At least one Family Court judge fears his judgments will not be dealt with fairly on appeal because he is not part of a “cheer squad” of other judges, while another questions whether alleged intimidation by another judge could amount to a breach of criminal laws.
This is part of warfare that has broken out in the Family Court, with judges firing off unpleasant emails to one another and making accusations of bullying.
The conflict comes as new Chief Justice John Pascoe, installed last October by former attorney-general George Brandis, tries to overhaul the court’s processes in an effort to make it more efficient and reduce shocking delays for litigants.
Chief Justice Pascoe has triggered an explosive response from the legal profession by sacking popular West Australian judge Stephen Thackray as head of the Family Court’s appeal division.
Justice Thackray has been replaced by the chief judge of the lower, and much larger, Federal Circuit Court, with Melbourne-based Will Alstergren, who intends to fulfil both roles.
The move has triggered an angry response from many family lawyers across Australia, who have described it as “outrageous” and “bizarre”.
Law Council of Australia president Morry Bailes wrote a letter to Chief Justice Pascoe on Monday, saying the dual roles created a “real concern of perceived bias” and urged him to reconsider his decision.
“As you may appreciate, the dual positions of Chief Judge of the Federal Circuit Court and now administrative leader of the Appeals Division of the Full Court of the Family Court of Australia, causes a real concern of perceived bias as matters from the Federal Circuit Court are often appealed to the Family Court of Australia,” Mr Bailes wrote.
“This bias, if not addressed, risks traversing across the levels of the courts in the family law jurisdiction.”
Justice Thackray had also held a dual role, as head of the Family Court of Western Australia, which is the only state to have retained a separate family law system.
Appeals from the Family Court of WA, like the Federal Circuit Court, are determined by the Family Court of Australia.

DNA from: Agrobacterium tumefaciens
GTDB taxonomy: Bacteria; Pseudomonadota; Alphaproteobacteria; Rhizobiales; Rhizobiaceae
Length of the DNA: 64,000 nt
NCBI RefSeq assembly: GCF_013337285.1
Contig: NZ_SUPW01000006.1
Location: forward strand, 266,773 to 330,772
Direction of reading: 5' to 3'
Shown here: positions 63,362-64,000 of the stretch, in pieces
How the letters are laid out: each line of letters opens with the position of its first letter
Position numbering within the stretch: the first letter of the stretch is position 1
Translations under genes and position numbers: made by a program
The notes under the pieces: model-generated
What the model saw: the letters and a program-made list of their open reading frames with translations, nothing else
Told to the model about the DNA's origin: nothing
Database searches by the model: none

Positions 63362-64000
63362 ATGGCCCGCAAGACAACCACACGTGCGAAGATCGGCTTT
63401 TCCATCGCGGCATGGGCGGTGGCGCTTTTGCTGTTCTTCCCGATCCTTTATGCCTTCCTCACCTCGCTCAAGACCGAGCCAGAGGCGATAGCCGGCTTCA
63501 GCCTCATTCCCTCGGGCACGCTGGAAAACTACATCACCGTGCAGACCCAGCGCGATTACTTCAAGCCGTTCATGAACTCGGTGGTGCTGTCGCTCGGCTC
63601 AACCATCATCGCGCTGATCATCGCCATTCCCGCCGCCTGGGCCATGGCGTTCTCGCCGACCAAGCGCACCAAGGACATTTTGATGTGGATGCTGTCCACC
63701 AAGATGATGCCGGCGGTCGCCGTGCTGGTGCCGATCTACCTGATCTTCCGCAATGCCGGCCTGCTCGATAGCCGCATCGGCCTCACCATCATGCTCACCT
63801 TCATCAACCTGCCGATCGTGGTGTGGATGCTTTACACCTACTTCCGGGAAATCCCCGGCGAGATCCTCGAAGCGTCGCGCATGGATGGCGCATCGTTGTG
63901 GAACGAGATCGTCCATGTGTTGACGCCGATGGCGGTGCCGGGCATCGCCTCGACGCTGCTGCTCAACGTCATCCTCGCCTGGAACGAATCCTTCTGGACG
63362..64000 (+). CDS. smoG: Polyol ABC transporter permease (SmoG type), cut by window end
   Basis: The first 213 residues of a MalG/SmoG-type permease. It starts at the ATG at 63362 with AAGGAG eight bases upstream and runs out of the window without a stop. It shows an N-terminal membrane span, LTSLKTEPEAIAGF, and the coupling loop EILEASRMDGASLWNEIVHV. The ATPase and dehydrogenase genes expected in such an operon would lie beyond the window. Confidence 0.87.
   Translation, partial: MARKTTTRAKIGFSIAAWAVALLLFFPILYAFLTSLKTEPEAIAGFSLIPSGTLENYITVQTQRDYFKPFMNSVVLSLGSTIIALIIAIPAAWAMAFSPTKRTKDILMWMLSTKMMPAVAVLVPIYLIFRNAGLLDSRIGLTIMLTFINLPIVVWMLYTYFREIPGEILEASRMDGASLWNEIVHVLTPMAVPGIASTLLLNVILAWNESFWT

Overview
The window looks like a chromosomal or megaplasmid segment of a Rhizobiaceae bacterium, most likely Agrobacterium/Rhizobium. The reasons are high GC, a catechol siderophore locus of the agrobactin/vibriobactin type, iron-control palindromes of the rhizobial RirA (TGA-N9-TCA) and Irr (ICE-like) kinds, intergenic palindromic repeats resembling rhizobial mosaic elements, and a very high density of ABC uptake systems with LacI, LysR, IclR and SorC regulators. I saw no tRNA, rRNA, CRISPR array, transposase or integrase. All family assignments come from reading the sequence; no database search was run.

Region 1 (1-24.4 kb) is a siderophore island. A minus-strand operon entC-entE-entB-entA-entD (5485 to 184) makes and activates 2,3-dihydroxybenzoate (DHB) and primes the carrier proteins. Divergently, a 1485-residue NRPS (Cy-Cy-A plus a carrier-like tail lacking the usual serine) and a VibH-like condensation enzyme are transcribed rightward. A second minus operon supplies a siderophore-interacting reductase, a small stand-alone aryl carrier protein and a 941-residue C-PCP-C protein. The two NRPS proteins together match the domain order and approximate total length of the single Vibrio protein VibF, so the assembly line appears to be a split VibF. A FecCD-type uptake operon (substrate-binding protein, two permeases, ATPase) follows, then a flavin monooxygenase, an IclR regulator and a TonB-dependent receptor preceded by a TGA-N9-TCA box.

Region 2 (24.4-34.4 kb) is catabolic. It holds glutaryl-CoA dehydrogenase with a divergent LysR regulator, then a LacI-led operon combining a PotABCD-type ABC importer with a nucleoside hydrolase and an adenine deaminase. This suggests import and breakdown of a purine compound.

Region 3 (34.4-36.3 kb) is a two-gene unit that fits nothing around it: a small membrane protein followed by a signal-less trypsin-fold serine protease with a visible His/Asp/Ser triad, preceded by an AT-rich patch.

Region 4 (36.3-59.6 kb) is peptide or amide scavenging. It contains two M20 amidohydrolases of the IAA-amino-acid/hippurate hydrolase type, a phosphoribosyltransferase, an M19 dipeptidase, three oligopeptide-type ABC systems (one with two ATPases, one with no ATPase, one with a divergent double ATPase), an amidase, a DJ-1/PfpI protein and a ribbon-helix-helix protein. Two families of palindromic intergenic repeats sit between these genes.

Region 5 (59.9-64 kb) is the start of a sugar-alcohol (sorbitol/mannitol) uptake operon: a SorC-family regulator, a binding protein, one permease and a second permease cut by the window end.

A looming shake-up of the Family Court, including the court’s appeal division, has sparked deep unhappiness among some Family Court judges.
The Australian understands that members of a committee hand-picked by Chief Justice Pascoe to assist with court reform, felt intimidated by other members of the court.
At least one Family Court judge raised concerns with colleagues that his judgments might not be dealt with fairly on appeal because he was not part of a group that supported Justice Thackray while another judge questioned whether, as a public official, his potential intimidation could amount to a criminal offence.
In a bid to contain the internal brawling, Chief Justice Pascoe wrote to all judges last Thursday, saying it had come to his attention that emails had been circulated among judges about recent changes and that “bullying or intimidation of judges” would “not be tolerated”.
“I have been surprised at the content and tone of some of them,” he wrote in a memo sent to all judges and obtained by The Australian.
“Quite frankly, some of the emails should never have been sent by one judge to another.”
The Australian understands several judges have raised concerns with Chief Justice Pascoe about the removal of Justice Thackray and appointment of Chief Judge Alstergren, and the judges of the appeal division circulated an email praising Justice Thackray. However, some Family Court judges are supportive of change, and believe fresh blood is necessary to reform the court and tackle its backlog of cases.
Following his sacking from his administrative role, Justice Thackray resigned from the Family Court’s appeal division. A ceremonial farewell will be held for him in Sydney today.
He will remain Chief Judge of the Family Court of WA.
Mr Bailes said in his letter to Chief Justice Pascoe that Justice Thackray’s leadership had been exemplary and had “resulted in significant improvements in all areas of operation of the appeal division”. This included a significant reduction in appeal times from two years in Sydney, to six to 12 months.
He said it was “difficult to understand” how Chief Judge Alstergren could fulfil his new position “without detriment” to his role as head of the much busier Federal Circuit Court.
“It is well known that the administration of the Family Law Act is under sustained and increasing pressure from both reduced resources and a prohibitive workload,” Mr Bailes wrote. “In such times, it is difficult to understand the rationale and what it would achieve, for one of the most successful judge administrators and most widely respected jurists in the court to be removed from his role in managing the Appeal Division of the Full Court of the Family Court of Australia and for further responsibility to be assumed by the Chief Judge of the Federal Circuit Court.
“The LCA considers the decision is one that can only be to the detriment of the legal profession and community as a whole.”
Former West Australian premier and prominent family lawyer Peter Dowding SC told The Australian he was extremely disappointed by the decision to remove Justice Thackray as manager of the appeals division.
“It is a desperately sad thing that the clique of Melbourne and Sydney lawyers are trying to take over the family law process because, to be quite frank, they can’t hold themselves up in any way as the paragons of efficiency in the court system,” he said.
He said Justice Thackray was a “very good and efficient” administrator. “Appeals are now being decided quicker than they’ve ever been decided,” he said.